We are watching the Trump presidency under siege from Special Counsel Robert Mueller, and each of us has to decide whether the thin achievements of the administration outweigh the ongoing issues of character that bedevil the man in the Oval Office.
“Achievements” is subject to interpretation, of course. While many Trump supporters applaud his travel bans, anti-immigration policies, tax breaks for the rich and the opening of formerly protected lands to drilling and mining, many of us see these policies as attacks on bedrock American values.
It comes down to this: If President Trump is making changes in government and across the land that you like, are you willing to give him a pass on his persistent and epic lying? Does character matter to you? Is lying a deal breaker in a president, or any prominent person, for that matter, or can it be seen as a means to an end?
In trying to perform the ethical contortions necessary to view the president in a positive light, I’ve come to accept that some Americans approve, even applaud his “get ’er done” attitude. Trump’s voters want fewer immigrants coming in, better trade deals with other countries and their own America First brand of patriotism. The rich Trumpsters are as irrationally exuberant as the Dow. Some supporters of Israel love the president’s initiative on Jerusalem. Evangelicals support anti-choice policies that push back pro-choice forces.
There are plenty of Americans who are just fine with the changes under way; they don’t want to derail a presidency that is fulfilling their wish list. These folks are neither deplorable nor ignorant, but I believe they are wrong.
As he has demonstrated every day of his presidency, Trump has no moral center. In that place where most of us feel conscience, guilt, humility or self-doubt, he has a blank space. You don’t have to be a psychologist to know this. There is no achievement, however great, that can compensate for the president’s nonstop lying, dissembling, shameful sexism, philandering and stunning disregard for those in need.
When the sun rises on a presidency and when it sets, the single most important quality in a leader is character. We citizens need to trust our president. What any casual observer sees in Donald Trump is an empty suit who issues orders, lines his pockets and self-comforts with reminiscences of his electoral success. Really, one could feel sorry for him, for his attention deficit, his neediness and his lack of skills for the job. One could feel sorry for him if he wasn’t sitting in the Oval Office.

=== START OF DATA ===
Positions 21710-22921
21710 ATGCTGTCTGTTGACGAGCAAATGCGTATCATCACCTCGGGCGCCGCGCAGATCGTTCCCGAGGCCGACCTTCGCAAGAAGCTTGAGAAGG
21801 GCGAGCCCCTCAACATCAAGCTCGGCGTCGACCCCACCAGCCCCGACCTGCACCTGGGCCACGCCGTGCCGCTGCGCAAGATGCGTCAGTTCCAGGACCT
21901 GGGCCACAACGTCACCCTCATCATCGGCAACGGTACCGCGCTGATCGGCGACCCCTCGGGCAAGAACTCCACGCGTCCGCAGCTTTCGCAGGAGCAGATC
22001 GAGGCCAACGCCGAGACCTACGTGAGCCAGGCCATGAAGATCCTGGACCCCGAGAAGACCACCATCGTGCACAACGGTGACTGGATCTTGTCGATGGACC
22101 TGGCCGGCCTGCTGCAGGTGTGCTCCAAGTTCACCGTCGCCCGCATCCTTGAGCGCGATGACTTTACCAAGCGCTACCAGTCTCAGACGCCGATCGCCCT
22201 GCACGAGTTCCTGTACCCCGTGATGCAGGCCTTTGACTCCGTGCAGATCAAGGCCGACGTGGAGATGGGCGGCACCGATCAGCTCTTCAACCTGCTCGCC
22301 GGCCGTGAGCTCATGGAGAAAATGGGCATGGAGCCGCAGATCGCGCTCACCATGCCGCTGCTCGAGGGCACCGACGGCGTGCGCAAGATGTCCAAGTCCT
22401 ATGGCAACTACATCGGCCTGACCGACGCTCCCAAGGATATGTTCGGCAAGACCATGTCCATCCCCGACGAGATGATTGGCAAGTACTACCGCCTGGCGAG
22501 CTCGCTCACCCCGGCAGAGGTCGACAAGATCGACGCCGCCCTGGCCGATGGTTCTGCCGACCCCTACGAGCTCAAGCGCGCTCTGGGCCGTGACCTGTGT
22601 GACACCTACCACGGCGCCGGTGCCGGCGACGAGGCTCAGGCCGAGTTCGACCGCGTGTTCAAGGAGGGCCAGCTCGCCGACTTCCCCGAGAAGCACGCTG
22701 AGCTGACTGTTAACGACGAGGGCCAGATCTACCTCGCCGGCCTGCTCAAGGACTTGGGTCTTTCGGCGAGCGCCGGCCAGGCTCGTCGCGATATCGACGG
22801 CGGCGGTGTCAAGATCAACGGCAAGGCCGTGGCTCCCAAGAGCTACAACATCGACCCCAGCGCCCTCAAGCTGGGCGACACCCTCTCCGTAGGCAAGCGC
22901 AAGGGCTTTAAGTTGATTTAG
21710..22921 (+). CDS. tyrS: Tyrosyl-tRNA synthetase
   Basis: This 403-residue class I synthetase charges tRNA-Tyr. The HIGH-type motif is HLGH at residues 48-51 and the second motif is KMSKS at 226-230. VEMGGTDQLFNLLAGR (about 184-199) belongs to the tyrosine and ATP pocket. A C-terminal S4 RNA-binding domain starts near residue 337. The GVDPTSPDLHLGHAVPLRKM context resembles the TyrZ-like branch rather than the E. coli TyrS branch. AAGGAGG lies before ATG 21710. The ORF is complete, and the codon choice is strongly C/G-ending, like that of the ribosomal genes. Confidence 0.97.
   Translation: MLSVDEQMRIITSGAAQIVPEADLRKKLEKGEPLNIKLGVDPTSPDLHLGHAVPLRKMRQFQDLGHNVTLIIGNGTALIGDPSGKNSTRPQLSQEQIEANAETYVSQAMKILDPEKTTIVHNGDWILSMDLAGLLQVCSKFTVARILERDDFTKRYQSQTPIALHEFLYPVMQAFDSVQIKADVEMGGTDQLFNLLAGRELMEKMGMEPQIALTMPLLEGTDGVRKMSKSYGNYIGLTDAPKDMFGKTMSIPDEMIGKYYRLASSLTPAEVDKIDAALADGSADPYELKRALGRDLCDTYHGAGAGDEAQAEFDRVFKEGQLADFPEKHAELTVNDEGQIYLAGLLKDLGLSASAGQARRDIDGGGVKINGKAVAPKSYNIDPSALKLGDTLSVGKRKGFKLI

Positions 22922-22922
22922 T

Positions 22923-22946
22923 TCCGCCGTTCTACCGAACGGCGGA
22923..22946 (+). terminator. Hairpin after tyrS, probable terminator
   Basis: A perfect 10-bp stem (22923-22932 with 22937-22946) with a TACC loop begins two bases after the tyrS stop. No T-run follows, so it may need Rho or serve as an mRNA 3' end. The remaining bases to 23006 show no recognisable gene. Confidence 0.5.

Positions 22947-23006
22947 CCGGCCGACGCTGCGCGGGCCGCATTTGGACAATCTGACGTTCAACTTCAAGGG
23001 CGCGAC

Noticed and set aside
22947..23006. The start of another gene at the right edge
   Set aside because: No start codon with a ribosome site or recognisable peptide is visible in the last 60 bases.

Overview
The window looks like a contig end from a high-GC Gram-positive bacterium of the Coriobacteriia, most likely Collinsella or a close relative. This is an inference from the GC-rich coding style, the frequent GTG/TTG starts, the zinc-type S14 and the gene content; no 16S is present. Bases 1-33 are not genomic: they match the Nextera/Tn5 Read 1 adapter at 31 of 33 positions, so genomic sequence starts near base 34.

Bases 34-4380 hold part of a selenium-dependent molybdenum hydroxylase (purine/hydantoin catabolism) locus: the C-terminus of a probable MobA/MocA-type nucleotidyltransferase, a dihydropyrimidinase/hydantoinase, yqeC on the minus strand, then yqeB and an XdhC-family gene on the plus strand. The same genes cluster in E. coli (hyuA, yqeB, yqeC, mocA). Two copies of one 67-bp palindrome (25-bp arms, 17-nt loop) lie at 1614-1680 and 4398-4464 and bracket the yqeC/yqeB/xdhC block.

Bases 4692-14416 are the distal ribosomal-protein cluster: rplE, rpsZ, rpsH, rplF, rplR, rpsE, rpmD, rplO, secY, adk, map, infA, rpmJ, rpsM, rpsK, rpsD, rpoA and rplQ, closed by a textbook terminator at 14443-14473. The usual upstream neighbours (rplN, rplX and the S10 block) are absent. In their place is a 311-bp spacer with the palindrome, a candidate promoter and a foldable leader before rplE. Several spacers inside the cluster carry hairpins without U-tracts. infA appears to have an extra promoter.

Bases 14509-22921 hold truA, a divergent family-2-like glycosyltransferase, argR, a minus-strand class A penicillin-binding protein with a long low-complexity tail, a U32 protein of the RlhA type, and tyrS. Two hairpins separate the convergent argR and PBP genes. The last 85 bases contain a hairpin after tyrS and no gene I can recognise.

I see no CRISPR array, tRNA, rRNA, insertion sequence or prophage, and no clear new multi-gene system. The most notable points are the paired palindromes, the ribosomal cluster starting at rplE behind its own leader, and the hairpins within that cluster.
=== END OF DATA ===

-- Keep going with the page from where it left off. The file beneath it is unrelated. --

If you’re a one-issue voter, an evangelical Christian supporting Trump, how do you finesse his admission to sexually assaulting women? If you’re a Zionist, how do you reconcile the ethical demands of your beliefs with support for a proven liar?
Our president is in good company. We’ve had other famous liars as heads of state, CEOs, religious leaders and Wall Street wolves who eventually were brought down — not by bad behavior, but by lying about it.
When President Nixon said, “I am not a crook,” he was lying. That turned out to be the flaw that ended his presidency. The man was sophisticated in foreign policy. However, despite his successes in opening up China and moving toward peace in Vietnam, his career ended in disgrace.
The list of high-profile liars is long. Bill Clinton’s reputation, his family and the country suffered mightily from his lies about his affair with Monica Lewinsky. Enron CEO Kenneth Lay was undone by his lies. Bernie Madoff destroyed his family and many others by building a fake company that preyed on investors. Nixon’s vice president, Spiro Agnew, lied early and often and had to resign. Even the elegant Martha Stewart landed in jail for lying about a dicey stock transaction. Bob Haldeman, John Ehrlichman and, more recently, Paul Manafort, Mike Flynn and George Papadopoulos, all men of reasonable accomplishment, lied their way into deep trouble.
On the record, Trump has lied thousands of times since he emerged as a public figure and, most concerning, since he became president. Just last week, he said he never tried to fire Mueller, yet well-sourced accounts say that back in June he did just that. He lied about his own election results, his plans for the Dreamers, his treatment of women, his business principles and his troubling racism, revealed in his own words and deeds.
You may like some of his initiatives, but can the pluses possibly cancel out the man’s character deficits? He says, nearly every day, “There was no collusion.” Over and over, every time a reporter asks any question, he goes back to “no collusion.”
That tactic is reminiscent of another world leader who unleashed murder and suffering across the globe with his repeated lies. That leader stated his own M.O. in a book he wrote: “If you tell a big enough lie and tell it frequently enough,” Adolf Hitler said, “it will be believed.”
Copyright © 2017 Randi Kreiss. Randi can be reached at email@example.com.